So, family and friends, go to that wedding and wish the couple love, luck, and happiness. Throw the bird seed (not rice), dance, eat the cake, and make a toast. We all have to take a chance once in awhile and we can have faith that they have made a good choice in each other. We not only have to live with our own crazy ways, but we have to accept others’ crazy ways, too. One good way to happiness in marriage is to learn to love your mate’s mother. Sometimes that does take prayer, but it is worth it. As one marries, one must remember that it takes daily at least three hugs and two “I love you”s just to keep sane. As the babies come along, that really needs to be done daily, and when they are teenagers, it needs to double, plus add the Prozac. Then you might make it through to that Golden Anniversary!

Some social rules for wedding guests:

Don’t make a bet with others how long the marriage will last.

Don’t wonder how many months that first baby will take.

Don’t grab the bride’s bouquet in front of the bridesmaids.

Don’t sneak back into the church and get drunk on the Communion wine.

Don’t make snide remarks about the other side of the family.

Don’t call the bride’s mother fat.

Don’t take your screaming babies to the service.

Don’t complain about ANYTHING.

Smile all the time.

Kiss the bride.

I hope you have weddings to go to this June. Think about your own vows as they take theirs. Smile, don’t eat too much cake, and dance the night away. God will bless you and them.



(Borrowed from the cookbook of Beverly United Methodist Church)

One cup good thoughts

One cup consideration for others

One cup kind deeds

Two cups of sacrifice for others

Two cups well-beaten faults

Three cups forgiveness

Mix thoroughly and add tears of joy, sorrow and sympathy for others. Fold in four cups of prayer and faith to lighten the other ingredients and raise the texture to great heights of Christian living. After pouring all this into your daily life, bake well with the heat of human kindness. Serve with a smile.



Two pounds frozen hash brown potatoes

Three-fourths cup butter, melted, divided

One-and-one-half teaspoons salt

One-half teaspoon pepper

One (10 3/4 oz.) can cream of chicken soup, undiluted

One pint carton sour cream

One (10 oz.) package grated sharp cheddar cheese

One cup crushed corn flakes

Mix potatoes, one-half cup of butter, salt, pepper, soup, sour cream and cheese together in a large bowl. Pour into a greased 9 x 13-inch baking dish or casserole. Sprinkle with corn flakes and one-fourth cup of melted butter. Bake in preheated 350-degree oven for 30 minutes.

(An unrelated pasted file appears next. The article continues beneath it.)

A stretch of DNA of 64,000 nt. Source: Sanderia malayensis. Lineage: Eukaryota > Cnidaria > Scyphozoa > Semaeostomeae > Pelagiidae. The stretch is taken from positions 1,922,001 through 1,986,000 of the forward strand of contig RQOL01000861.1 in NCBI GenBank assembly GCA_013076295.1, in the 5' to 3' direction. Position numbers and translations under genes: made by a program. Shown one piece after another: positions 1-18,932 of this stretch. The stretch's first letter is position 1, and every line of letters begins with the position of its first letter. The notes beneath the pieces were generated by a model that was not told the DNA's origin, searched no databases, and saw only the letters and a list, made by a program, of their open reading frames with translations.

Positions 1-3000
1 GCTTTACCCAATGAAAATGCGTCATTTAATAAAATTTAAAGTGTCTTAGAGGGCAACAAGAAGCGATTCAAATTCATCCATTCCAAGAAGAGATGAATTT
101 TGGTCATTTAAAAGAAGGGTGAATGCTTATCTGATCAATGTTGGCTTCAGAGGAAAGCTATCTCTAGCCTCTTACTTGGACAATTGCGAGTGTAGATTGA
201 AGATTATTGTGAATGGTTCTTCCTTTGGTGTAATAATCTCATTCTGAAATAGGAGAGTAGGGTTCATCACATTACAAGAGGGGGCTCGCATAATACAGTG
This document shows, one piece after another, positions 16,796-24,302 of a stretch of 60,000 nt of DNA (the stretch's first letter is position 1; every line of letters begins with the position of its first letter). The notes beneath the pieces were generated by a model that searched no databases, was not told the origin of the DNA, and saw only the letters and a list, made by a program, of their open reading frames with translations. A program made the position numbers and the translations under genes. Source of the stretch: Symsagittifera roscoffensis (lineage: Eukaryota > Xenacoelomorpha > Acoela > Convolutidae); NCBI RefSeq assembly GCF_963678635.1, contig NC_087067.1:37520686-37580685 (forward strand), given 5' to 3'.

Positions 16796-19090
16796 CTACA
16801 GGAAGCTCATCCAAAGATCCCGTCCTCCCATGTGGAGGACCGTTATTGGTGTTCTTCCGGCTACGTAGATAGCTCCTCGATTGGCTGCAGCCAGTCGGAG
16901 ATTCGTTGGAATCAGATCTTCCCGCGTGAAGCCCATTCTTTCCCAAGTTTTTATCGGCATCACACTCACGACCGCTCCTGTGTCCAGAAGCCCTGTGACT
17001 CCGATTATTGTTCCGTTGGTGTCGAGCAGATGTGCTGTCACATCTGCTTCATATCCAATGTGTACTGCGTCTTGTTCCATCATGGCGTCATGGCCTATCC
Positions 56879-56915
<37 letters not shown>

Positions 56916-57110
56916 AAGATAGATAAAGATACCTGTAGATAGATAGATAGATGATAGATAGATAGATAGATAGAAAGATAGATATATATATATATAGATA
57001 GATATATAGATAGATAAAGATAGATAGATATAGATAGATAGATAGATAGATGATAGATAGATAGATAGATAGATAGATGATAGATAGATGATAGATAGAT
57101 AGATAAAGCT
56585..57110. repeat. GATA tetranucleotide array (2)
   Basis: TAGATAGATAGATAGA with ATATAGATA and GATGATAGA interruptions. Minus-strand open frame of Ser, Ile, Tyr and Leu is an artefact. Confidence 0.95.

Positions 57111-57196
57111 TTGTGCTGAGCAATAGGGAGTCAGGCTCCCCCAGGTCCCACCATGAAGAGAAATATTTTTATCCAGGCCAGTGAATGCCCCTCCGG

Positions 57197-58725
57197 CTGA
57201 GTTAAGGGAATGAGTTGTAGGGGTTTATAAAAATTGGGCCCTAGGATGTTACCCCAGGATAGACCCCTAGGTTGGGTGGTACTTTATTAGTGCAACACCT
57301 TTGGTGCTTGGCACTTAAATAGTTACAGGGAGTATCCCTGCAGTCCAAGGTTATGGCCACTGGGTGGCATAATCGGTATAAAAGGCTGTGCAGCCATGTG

One medium onion, chopped

One-half cup water

Two tablespoons butter or margarine

Two tablespoons vinegar

Four tablespoons lemon juice

One cup ketchup

Two tablespoons brown sugar

One-half teaspoon prepared mustard

Three tablespoons Worcestershire sauce

Salt and pepper, to taste

Cayenne pepper, to taste

Combine onion, water, butter or margarine, vinegar, lemon juice, ketchup, brown sugar, mustard, Worcestershire sauce, salt, pepper and cayenne pepper in a saucepan and simmer for 30 minutes.



Four tablespoons butter

Four tablespoons cocoa

One-andone-half cups sugar

Dash of salt

One teaspoon vanilla

Two eggs, beaten

One (5-oz.) can evaporated milk

One pie shell

Melt butter. Mix in cocoa, sugar and salt. Stir in vanilla and eggs. Add milk and mix well. Pour into pie shell and bake in preheated 350-degree oven for 45 minutes. Remove from oven and let stand until it cools to room temperature.



One-half cup butter or margarine

One cup garlic-flavored wine vinegar

One-fourth cup Worcestershire sauce

Four drops hot sauce

One small onion, finely chopped

One tablespoon sugar

One teaspoon dry mustard

One teaspoon salt

Three to four pounds chicken pieces

Melt butter in a heavy saucepan. Add all remaining ingredients except the chicken. Bring to a boil, stirring vigorously. Pour sauce over chicken. Cover and marinate at least four hours in the refrigerator. Place chicken, skin side down, on grill over medium coals. Reserve sauce. Grill about 12 minutes, then turn skin side up and cook about twelve more minutes. Brush chicken with reserved sauce and grill about another forty minutes, basting and turning the chicken every ten minutes.